Broiled Cod alla Romagnola (Grigliata di Pesce alla Romagnola)

On the Adriatic seacoast of Romagna, all kinds of seafood are marinated with parsley, garlic, olive oil, and lemon juice, and then coated with breadcrumbs and grilled or broiled. The marinade gives the seafood a nice flavor, whereas the breadcrumbs help to keep the seafood tender and moist. This recipe is quite similar to ChgoJohn’s recipe for Bacala alla Griglia, which is not surprising since the Marche region where is family comes from is just south of Romagna.

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Given that it is colder with Easter this year than it was with Christmas, I decided against going outside to use a charcoal grill and used the broiler instead. My broiler is a bit crappy or perhaps I don’t use it often enough to really get to know it, so the fish didn’t turn out as browned as I would have liked. Mind you the breadcrumbs are not going to form a crust — if you are looking for that you should bread the fish and pan-fry it.

I used cod for this preparation, but you could use all kinds of fish or other seafood for this. Just make sure it’s fresh, and don’t overcook your seafood.

Ingredients

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For 2 servings

2 pieces of fresh cod fillet, about 150 grams (5 oz) each

1 Tbsp chopped fresh flatleaf parsley

1 clove garlic, minced

2 Tbsp extra virgin olive oil

1 Tbsp freshly squeezed lemon juice

4 Tbsp dried breadcrumbs

salt and freshly ground black pepper

Preparation

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Combine olive oil, lemon juice, garlic, and parsley in a container. Season lightly with salt and freshly ground black pepper. Stir to mix.

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Add the fish and coat them with the marinade on all sides.

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Cover and allow to marinate at room temperature for 1 hour.

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While the fish is marinating, rotate it every so often and baste it on all sides with the marinade.

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Preheat the broiler. Put the fish on a hamburger grid to make it easier to turn them and to avoid breaking them. Cod is very flaky!

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Sprinkle the top with half the breadcrumbs.

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Broil with the breadcrumbs up until golden brown, about 3 minutes.

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Sprinkle the other side with breadcrumbs. Broil this other side until golden brown and the fish is just cooked through, about 2 minutes.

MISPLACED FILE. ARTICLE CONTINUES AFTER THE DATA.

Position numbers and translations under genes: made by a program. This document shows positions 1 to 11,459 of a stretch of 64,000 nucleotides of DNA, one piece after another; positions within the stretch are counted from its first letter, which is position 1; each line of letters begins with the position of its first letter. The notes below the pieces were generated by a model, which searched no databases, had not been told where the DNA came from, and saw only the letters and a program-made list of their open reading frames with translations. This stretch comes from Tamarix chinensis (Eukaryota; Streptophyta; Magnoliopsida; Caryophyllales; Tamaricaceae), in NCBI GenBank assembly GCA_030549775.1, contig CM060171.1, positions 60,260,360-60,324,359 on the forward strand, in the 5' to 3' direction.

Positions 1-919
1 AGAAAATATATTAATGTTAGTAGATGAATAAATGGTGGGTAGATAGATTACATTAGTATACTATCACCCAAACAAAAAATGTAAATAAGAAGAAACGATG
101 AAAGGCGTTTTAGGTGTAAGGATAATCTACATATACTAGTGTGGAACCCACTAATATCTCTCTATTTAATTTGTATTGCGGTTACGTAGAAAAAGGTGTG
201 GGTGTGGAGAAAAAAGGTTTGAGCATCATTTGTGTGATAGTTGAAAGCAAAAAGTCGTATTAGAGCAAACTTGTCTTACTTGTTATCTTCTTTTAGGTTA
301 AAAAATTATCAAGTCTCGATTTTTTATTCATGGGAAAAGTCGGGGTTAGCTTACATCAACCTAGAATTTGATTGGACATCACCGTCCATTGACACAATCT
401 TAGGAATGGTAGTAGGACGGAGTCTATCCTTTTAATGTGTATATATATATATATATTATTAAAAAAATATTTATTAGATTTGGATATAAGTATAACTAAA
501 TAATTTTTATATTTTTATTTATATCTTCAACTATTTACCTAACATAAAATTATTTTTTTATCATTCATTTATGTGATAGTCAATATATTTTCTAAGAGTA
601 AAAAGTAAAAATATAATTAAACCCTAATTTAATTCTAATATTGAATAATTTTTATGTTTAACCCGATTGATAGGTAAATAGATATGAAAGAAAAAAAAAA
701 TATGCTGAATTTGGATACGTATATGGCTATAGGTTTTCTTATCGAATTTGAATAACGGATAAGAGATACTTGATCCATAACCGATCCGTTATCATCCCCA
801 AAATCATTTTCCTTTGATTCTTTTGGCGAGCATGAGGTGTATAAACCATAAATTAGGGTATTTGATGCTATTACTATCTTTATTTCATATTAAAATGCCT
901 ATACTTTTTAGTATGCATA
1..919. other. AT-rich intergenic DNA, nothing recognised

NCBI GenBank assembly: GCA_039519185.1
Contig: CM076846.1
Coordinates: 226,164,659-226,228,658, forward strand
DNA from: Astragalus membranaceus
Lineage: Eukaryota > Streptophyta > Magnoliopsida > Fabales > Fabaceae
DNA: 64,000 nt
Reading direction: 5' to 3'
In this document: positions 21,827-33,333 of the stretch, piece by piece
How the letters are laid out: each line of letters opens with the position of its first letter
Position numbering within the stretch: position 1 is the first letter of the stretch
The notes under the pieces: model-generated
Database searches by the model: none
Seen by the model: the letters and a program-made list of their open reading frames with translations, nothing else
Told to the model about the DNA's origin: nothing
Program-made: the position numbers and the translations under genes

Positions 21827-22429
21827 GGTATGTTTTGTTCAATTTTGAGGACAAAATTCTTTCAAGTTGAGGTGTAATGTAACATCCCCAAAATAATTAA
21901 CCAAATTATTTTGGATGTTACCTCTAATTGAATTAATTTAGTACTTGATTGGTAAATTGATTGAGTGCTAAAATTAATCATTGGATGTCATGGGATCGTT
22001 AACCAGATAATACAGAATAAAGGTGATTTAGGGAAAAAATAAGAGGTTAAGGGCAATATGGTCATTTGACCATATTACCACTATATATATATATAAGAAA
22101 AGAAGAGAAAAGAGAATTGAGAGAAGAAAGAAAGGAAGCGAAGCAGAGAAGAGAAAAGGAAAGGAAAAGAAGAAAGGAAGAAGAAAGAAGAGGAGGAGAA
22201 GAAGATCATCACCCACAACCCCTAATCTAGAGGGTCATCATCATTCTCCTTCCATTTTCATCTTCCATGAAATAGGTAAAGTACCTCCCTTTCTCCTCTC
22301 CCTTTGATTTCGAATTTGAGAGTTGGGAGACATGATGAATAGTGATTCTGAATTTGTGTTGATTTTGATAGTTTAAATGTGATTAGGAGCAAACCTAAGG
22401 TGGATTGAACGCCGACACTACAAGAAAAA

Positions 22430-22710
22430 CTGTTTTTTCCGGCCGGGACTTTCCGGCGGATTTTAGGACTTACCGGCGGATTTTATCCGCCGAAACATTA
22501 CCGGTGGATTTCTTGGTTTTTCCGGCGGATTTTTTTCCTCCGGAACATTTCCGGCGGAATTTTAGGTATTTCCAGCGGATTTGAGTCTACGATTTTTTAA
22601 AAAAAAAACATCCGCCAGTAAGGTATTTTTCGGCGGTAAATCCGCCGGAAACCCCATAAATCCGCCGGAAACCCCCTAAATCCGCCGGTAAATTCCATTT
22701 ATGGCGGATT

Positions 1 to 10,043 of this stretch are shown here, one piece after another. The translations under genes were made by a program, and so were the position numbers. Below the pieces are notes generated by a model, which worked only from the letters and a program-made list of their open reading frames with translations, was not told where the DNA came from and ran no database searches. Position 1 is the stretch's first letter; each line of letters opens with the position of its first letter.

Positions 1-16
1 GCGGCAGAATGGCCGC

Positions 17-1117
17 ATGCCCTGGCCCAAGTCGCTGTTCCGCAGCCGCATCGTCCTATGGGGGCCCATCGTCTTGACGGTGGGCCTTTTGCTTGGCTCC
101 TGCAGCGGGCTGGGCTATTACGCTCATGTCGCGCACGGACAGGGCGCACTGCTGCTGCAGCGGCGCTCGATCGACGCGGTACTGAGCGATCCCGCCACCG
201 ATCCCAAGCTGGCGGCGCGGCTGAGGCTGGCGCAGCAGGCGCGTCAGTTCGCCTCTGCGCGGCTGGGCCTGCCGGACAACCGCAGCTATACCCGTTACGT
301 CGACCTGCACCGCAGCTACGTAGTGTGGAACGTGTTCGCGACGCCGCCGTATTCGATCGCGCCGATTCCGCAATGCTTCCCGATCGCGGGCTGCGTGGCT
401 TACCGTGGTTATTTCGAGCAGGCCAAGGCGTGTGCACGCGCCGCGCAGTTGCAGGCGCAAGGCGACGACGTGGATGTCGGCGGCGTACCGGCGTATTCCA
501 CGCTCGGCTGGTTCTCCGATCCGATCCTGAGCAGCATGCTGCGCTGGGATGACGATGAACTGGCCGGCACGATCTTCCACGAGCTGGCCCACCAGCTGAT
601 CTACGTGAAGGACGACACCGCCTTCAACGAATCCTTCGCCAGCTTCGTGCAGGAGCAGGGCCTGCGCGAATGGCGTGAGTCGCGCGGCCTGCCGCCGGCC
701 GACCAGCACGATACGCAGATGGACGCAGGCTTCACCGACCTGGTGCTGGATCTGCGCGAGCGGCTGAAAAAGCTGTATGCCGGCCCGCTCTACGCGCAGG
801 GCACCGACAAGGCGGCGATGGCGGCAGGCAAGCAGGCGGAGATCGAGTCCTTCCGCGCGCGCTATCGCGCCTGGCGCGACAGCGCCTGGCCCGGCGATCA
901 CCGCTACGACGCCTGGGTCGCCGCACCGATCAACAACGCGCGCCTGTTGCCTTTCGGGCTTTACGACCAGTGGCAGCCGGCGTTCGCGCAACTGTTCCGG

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Serve with a green salad and a lemon wedge.

Wine pairing

This pairs well with many dry Italian white wines. The local whites from the region are Trebbiano di Romagna and Albana di Romagna, but if you can’t find them a Verdicchio dei Castelli di Jesi (not a Riserva) would also be very suitable.

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14 thoughts on “Broiled Cod alla Romagnola (Grigliata di Pesce alla Romagnola)

  1. Yummy … I’m sorry Stefan … I never seem to say anything ‘intelligent’ about your meals … but please take that as a compliment … all of your dishes seem utterly divine and very inviting. You have that special ‘touch’ in the kitchen … it requires a lot of sensitivity as well as plain ol’ hard slog and organization, not to mention a touch of sophistication on the palate. Who knows … one day you will open a restaurant?

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    1. Thanks Jo for the very nice compliment. I will probably only open a restaurant if I can afford to serve only to guests I like and not too many guests at a time — i.e. when I win the lottery. And so it is not very likely, also because I don’t participate in lotteries 😉 Perhaps a part-time restaurant could be nice, keeping a day job to support it?

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  2. I could have easily joined you for dinner, Stefan, and enjoyed every delicious mouthful. It’s so very similar to my family’s methods. Though it may never brown as much as one would like, the breading will keep the fish moist unless its vastly over-cooked. Zia will enjoy seeing your dish. Keep this up and she may ask for DNA testing to see if you’re a long lost Bartolini. 🙂

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    1. Thanks John, for such a great compliment 🙂

      My cooking ‘genes’ are certainly Italian but because of my height (6’1 is tall in Italy), blue eyes and blond hair it is often funny to see the reactions of Italians when I address them in Italian 🙂 And still they serve me caffè americano when I ask for “caffè”, rather than the espresso they would serve to someone who looks more Italian.

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